Decentralized clinical trials are the future of clinical research. They combine the power of online patient recruitment and centralized data collection with the ability to deliver healthcare at scale. According to ObvioHealth, (https://www.obviohealth.com/decentralized-clinical-trials) decentralized clinical trials challenges do exist, however.
The promise is that they will improve patient access to clinical trials with lower cost and time to study completion – two cornerstones of the legacy system.
However, these trials are not without their challenges. Here are some of the potential benefits and pitfalls to consider.
The Benefits of Decentralized Clinical Trials
Access to Local Patients
Centralized clinical trials have patient databases maintained centrally. This means they can’t access some of the best sources for participant recruitment – local populations.
Even when centralized data is available, it’s often incomplete and difficult to follow up with subjects without incurring additional costs.
Decentralized clinical trials offer a solution to this problem by tapping into social media and other sources for recruitment. Even more, they allow direct access to their participants.
Easier Subject Screening and Enrollment
Clinical trials are often difficult to get enrolled or screened, especially when unique expertise is required.
Decentralized clinical trials enable local doctors and patients to screen and enroll eligible subjects. This significantly reduces the number of participants required for a given study.
Wider Contribution to Medical Knowledge
Centralized clinical trials typically test one or two drugs or therapies at a time. They claim to help generate specific data about safety and efficacy against a single disease process.
However, the reality of modern medicine is much complicated. Many diseases are caused by multiple conditions, genetic predispositions, and lifestyle factors.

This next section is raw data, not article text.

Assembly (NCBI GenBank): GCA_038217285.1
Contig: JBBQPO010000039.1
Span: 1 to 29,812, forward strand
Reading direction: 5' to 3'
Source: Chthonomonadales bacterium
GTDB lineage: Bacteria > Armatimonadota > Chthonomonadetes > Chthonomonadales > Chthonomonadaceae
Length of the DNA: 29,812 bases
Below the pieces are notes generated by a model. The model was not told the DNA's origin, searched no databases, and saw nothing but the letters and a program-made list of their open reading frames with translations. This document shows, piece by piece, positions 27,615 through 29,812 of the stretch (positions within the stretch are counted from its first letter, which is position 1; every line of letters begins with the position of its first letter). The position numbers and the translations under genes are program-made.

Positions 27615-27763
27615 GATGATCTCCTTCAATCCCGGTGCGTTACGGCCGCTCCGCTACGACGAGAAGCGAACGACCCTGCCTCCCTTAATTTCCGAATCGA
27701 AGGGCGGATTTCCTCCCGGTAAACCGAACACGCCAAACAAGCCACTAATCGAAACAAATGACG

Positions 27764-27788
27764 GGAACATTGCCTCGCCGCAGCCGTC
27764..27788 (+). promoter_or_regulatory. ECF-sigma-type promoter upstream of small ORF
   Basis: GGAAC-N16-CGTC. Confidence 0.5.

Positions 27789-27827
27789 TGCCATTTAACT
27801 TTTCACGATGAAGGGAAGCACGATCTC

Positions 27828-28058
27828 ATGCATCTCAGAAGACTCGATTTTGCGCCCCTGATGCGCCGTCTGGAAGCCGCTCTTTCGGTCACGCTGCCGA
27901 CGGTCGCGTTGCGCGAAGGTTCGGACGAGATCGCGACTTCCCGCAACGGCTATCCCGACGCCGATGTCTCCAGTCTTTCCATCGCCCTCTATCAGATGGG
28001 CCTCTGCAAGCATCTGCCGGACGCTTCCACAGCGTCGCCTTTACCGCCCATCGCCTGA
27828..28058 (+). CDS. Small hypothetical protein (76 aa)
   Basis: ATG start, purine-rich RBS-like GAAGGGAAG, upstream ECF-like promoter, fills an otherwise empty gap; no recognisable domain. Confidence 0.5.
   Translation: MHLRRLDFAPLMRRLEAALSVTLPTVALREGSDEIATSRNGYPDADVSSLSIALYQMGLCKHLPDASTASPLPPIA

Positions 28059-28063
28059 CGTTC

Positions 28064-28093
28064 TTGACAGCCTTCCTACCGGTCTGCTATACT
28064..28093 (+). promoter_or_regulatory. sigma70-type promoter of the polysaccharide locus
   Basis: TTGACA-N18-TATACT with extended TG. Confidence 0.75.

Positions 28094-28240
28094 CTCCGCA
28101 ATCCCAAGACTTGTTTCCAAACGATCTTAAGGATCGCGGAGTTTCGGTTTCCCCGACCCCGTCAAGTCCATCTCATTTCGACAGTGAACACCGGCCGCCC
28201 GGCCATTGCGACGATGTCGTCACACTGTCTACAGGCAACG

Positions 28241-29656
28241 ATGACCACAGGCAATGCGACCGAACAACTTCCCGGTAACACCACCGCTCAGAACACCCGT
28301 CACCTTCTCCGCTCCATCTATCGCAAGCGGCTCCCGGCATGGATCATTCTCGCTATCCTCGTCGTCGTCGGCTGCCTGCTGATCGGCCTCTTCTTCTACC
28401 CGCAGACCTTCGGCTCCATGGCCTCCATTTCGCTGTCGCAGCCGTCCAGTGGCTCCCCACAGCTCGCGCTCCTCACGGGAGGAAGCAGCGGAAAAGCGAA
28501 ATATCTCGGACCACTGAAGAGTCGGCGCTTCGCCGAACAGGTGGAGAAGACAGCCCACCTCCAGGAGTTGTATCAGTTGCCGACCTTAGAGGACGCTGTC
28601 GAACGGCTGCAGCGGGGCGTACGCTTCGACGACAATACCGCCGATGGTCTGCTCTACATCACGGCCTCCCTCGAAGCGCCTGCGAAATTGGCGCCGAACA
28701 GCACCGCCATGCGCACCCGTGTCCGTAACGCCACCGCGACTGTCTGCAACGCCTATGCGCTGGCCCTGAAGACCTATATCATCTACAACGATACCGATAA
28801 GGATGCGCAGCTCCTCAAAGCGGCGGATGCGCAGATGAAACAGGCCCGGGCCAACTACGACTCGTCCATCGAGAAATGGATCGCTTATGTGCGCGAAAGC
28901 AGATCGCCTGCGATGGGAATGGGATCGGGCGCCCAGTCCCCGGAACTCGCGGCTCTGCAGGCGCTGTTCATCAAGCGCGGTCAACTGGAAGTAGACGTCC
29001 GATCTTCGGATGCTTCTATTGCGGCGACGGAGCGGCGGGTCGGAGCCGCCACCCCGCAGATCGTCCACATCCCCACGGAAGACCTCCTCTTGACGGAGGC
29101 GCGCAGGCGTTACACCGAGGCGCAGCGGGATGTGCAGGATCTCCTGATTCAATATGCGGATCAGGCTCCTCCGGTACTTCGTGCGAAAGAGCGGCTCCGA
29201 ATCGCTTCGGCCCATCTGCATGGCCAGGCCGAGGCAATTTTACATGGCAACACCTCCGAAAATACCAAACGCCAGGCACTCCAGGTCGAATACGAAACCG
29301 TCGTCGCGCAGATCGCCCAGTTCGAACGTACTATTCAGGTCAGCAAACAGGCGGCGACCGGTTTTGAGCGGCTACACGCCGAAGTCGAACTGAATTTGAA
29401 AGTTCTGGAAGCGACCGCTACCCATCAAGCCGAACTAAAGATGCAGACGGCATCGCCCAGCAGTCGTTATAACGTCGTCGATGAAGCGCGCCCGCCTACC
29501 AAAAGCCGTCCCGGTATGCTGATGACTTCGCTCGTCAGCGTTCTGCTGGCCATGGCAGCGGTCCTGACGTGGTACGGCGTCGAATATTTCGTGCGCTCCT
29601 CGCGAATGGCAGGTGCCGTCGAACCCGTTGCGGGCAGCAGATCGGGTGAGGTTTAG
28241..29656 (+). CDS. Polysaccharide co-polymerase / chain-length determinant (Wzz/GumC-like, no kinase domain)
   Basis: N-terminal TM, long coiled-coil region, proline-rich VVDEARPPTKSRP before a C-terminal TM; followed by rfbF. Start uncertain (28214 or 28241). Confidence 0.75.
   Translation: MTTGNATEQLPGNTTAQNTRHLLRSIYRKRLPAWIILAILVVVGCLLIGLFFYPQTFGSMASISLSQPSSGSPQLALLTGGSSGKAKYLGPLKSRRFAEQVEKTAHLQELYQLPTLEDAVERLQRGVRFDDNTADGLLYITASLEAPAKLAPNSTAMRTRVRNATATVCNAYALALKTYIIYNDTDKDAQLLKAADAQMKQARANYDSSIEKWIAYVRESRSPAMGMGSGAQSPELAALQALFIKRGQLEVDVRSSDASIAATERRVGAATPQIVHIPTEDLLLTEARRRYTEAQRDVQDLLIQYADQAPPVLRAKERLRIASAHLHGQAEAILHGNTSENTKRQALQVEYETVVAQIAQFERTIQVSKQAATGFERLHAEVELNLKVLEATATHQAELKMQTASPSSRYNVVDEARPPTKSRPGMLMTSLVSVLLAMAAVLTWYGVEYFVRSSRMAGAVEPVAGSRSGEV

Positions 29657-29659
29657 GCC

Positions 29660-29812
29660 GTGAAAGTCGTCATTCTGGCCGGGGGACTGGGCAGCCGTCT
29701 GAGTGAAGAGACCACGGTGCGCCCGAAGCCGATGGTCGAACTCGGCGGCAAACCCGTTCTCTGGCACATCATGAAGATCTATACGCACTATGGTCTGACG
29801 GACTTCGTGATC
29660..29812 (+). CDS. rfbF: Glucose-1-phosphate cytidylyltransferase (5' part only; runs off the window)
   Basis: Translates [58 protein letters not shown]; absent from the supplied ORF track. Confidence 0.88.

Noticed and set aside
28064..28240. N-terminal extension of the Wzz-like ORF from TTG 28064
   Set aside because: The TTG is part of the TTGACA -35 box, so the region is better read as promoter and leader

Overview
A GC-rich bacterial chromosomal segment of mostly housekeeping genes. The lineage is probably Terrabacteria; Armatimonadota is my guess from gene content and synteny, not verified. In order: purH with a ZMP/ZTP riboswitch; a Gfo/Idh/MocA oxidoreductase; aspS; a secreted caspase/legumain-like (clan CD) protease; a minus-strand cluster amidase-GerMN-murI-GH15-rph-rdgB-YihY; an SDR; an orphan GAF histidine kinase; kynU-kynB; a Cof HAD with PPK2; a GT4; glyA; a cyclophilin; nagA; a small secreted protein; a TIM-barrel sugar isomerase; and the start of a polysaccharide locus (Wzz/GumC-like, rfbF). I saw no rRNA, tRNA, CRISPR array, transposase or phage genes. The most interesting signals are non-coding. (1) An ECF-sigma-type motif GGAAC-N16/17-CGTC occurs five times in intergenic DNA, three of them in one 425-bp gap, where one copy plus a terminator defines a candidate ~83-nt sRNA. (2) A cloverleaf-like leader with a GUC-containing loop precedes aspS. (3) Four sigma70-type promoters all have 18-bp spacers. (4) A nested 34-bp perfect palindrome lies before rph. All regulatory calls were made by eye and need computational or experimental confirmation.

On the other hand, decentralized clinical trials can study a wider number of treatments. They generate knowledge about how these interventions work in combination with other therapies over longer periods. With this information, doctors can determine the most effective treatments for individual patients.
Enhanced Data Sharing and Collaboration
Decentralized clinical trials are often more collaborative by nature. As such, they focus on recruiting physicians who are already treating large numbers of patients with a given condition.
The combined enrollment across multiple studies enables researchers to conduct more comprehensive statistical analyses of their data. This, in turn, increases its value to the medical community.
Additionally, the team behind decentralized clinical trials is often more willing and able to share their findings with other researchers. It can speed up discoveries across a range of different diseases.
The Common Pitfalls when Conducting Clinical Trials
Even though decentralized clinical trials are inexpensive to run, they still need to follow the same federal regulations as their more expensive counterparts.
This means that all participants must be properly screened for safety. All the consent forms must be reviewed and approved by an institutional review board (IRB), and medical records must be maintained per good clinical practice guidelines.
Difficulty Reaching Large Populations of Patients
One potential downside to decentralized clinical trials is that they are challenging to execute on a sufficiently large scale, especially concerning rare diseases.
It simply takes time and resources for local physicians to screen their patient populations for eligibility, follow-up with interested participants, and document their results.
In the end, this means that getting a truly random or representative sample of data is much difficult with decentralized clinical trials.
Not As Many Quality Research Studies
Compared to central clinical trials, decentralized clinical trials might produce fewer high-quality research studies. This is due to the smaller number of participants involved over a longer time.
Limited Statistical Power
Decentralized clinical trials are more likely to produce results that cannot be generalized across the public. This often happens when it comes to rare diseases and conditions like stem cell transplants.
It is because these trials often rely on a relatively small sample size compared to their total patient population and recruitment period.
However, findings from decentralized clinical trials can still be extremely valuable for future research studies.
Data Integrity Issues
The lack of oversight and regulation for decentralized clinical trials can also increase the potential for data integrity issues. This is why it’s crucial to vet both study leaders and participants carefully.
For instance, decentralized clinical trials need to ensure that all participants receive the proper treatment and follow-up care during their enrollment period.
They also need to keep track of any special requirements, such as maintaining a pregnancy registry for patients undergoing fertility treatments.
Decentralized Clinical Trials Challenges Summary
Decentralized clinical trials are a promising and affordable option for researchers looking to maximize the potential of their resources. However, both patients and physicians need to be on the same page to understand how these trials work and what they can and cannot do. They are life-changing in the medical field.